Breaking:Utah Jazz Draft Prospect: California Guard Jaylon Tyson…Read more.

California guard Jaylon Tyson is expected to be a lottery pick in the 2024 NBA Draft, where the Utah Jazz hold the tenth selection.


With three of the top 32 picks in the 2024 draft, the Jazz have the opportunity to bolster their young core with valuable additions.


Here’s how Tyson could integrate with the Jazz if he ends up in Utah in late June.

Utah Jazz Draft: Jaylon Tyson – G – California

Stats: 19.6 points, 6.8 rebounds, 3.5 assists: .465/.360/.796

Strengths: A classic do-it-all guard, Tyson used his age, experience, size, and IQ to abuse lesser players in college.

Tyson’s best skill is his three-point shooting where he knocked down nearly 38 percent of his 4.0 attempts per game over his sophomore and junior seasons.

The 21-year-old has adept touch from the rim out to the NBA three-point line where he comfortably scored off the dribble and in spot-up situations.

Tyson doesn’t project as a primary ballhandler in the NBA, but displayed enough playmaking in college to initiate some offense at the next level in a complimentary role.

Though his 3.5 assists per game average doesn’t jump off the page, Tyson makes quick reads when swinging the ball around the perimeter and has good touch on passes to big men rolling to the rim.

At Cal, Tyson grabbed an elite 6.8 rebounds per game, showing his willingness as a guard to mix it up with bigger players near the rim. That toughness was also on display on offense where he earned 4.6 free-throw attempts per game in his final college season.

Defensively, Tyson moves his feet well to stay with perimeter players and generated over a steal per game during his last two seasons in college thanks to his active hands.

Tyson likely won’t be tasked with defending the opposing team’s best perimeter player, but won’t be a total liability on that end.

Weaknesses: Though Tyson wasn’t a traditional college junior after hardly seeing the floor in his freshman season, and playing for three different schools in three years, he didn’t truly break out as an NBA prospect until he was an upperclassman in a high-usage situation on a bad college team.

That isn’t a death sentence for a draft prospect, but it’s worth noting he wasn’t as advanced as some of the younger players projected in the first round as an underclassman.

While his spot-up shooting should allow him to succeed in a complimentary role in the NBA, how will his overall effectiveness fare if he’s playing without the ball in his hands?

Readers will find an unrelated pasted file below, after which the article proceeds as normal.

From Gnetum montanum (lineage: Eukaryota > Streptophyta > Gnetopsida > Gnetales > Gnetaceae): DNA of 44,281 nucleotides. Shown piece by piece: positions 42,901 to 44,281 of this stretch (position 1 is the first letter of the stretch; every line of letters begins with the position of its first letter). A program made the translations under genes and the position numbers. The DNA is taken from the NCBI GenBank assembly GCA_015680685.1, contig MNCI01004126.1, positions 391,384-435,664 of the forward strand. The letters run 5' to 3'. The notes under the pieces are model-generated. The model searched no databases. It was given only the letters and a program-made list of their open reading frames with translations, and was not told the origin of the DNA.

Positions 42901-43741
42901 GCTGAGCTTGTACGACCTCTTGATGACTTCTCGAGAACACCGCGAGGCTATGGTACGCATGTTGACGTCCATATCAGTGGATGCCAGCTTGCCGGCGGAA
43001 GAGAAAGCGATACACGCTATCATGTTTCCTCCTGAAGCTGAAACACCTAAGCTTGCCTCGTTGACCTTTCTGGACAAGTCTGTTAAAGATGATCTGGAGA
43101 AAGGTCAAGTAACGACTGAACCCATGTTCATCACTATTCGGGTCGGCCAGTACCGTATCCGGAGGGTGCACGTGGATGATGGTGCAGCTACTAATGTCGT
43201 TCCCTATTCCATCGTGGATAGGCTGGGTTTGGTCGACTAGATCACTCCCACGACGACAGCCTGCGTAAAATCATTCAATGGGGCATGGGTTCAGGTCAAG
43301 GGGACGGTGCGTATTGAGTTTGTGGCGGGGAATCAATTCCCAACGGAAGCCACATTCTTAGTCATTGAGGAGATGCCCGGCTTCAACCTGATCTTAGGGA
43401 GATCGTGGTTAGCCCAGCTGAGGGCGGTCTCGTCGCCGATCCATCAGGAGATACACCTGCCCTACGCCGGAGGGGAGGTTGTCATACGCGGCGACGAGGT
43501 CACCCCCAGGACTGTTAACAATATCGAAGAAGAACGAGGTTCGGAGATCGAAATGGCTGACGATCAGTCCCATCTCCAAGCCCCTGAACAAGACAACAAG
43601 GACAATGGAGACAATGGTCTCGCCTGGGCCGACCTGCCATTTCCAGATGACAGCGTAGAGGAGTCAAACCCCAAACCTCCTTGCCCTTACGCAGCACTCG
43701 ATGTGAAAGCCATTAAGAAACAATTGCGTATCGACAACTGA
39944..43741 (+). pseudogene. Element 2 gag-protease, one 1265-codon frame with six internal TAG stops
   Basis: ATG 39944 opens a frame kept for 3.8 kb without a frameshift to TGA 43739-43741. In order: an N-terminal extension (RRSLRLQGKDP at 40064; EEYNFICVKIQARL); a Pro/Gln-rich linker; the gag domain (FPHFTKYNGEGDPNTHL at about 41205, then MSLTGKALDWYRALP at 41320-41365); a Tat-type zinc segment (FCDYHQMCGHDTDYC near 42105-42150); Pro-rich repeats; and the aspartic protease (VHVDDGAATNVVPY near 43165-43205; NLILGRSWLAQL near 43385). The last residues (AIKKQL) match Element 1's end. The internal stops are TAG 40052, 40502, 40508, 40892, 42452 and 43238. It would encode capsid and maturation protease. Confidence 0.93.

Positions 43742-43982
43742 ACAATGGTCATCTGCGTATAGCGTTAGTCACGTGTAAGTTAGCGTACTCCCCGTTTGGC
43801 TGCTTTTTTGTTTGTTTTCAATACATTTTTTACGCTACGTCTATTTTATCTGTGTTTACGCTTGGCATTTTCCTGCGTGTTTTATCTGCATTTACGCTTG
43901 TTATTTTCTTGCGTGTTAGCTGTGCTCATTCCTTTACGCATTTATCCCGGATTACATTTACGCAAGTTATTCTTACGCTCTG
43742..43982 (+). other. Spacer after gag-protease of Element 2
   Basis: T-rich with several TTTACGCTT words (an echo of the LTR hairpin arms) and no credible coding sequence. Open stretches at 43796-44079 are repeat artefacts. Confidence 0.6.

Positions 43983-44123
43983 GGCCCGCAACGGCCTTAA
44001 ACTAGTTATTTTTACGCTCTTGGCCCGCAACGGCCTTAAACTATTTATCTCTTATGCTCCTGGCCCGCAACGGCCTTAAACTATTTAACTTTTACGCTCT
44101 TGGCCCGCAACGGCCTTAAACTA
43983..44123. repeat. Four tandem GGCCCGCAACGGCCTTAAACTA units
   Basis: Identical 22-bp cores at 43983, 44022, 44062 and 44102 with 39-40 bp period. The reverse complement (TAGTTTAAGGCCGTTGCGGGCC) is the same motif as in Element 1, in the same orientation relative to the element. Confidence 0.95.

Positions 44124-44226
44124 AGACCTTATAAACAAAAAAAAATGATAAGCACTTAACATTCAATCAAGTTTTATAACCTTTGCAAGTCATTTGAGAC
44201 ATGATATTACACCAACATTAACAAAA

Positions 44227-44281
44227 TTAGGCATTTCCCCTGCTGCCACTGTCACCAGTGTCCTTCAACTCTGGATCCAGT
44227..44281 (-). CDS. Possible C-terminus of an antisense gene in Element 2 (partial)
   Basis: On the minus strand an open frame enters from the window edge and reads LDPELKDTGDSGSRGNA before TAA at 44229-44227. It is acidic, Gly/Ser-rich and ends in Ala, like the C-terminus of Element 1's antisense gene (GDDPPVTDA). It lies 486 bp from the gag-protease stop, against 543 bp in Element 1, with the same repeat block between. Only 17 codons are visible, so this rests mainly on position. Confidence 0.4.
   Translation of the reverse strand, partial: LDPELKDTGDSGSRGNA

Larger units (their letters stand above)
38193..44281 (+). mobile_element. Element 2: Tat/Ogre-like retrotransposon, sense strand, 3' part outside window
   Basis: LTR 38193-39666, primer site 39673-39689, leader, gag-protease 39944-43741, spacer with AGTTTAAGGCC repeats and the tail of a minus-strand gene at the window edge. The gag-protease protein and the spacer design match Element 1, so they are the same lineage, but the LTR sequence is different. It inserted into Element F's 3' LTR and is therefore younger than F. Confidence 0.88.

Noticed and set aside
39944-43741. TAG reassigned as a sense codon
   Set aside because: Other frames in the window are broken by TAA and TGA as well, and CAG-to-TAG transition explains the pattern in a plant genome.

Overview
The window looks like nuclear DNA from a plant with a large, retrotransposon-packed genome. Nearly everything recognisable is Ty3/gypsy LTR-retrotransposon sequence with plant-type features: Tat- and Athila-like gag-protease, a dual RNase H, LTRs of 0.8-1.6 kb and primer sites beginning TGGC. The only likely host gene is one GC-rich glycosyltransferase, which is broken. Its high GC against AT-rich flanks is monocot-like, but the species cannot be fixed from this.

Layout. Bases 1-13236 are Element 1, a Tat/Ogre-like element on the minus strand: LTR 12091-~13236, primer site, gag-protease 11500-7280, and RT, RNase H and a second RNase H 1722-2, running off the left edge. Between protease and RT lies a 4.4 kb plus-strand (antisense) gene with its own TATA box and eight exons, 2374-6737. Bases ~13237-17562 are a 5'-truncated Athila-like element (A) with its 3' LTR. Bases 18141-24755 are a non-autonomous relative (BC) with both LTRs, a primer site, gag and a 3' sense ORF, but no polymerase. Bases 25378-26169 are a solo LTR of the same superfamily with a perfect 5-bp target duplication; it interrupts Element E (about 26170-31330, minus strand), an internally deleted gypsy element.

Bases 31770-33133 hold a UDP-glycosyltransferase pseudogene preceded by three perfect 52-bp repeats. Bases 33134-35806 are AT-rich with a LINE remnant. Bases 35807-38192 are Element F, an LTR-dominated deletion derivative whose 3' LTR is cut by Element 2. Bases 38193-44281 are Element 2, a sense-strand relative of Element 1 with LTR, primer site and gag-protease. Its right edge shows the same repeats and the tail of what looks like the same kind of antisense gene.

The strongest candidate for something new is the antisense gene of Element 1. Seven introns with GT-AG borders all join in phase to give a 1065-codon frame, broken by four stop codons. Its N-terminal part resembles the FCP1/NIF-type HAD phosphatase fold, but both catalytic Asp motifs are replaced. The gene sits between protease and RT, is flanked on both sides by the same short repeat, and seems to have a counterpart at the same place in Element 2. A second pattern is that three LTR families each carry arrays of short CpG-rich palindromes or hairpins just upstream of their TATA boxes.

Tyson was turnover-prone in college committing 3.1 giveaways per game as a junior, and had an even 1:1 assist-to-turnover ratio throughout his three-year career.

His turnovers weren’t a result of carrying too large of a load at Cal, but simply by forcing bad passes into traffic or trying to get too creative with the ball in his hands.

Tyson has adequate NBA size at 6-foot-5.5 with a 6-foot-8 wingspan and showed the ability to finish on top of the rim, but was still overwhelmed by bigger players at times when driving to the paint.

Would Jaylon Tyson Fit With Jazz In The Draft?

With his previous college experience, backcourt versatility, and strong shooting stroke, Tyson is the type of player who should be able to find a role in most backcourts in the NBA, including the Jazz.

Though he lacks star potential, his well-rounded game, on-court leadership, and connective style of play would complement the Jazz’s existing roster, while helping mask some of the warts in the team’s current backcourt.

There have been players in Tyson’s mold who have become elite roleplayers in the NBA a la Desmond Bane, though the shift away from being the go-to player in college has hurt others as the Jazz saw firsthand with Jared Butler.

Tyson has been projected to be taken anywhere from the late lottery to the early second-round, meaning he might have to slip some on draft night to be available for the Jazz with the 29th or 32nd pick. Still, he could be an intriguing option if the team were to trade up to early 20s on draft night.

Related posts

Leave a Comment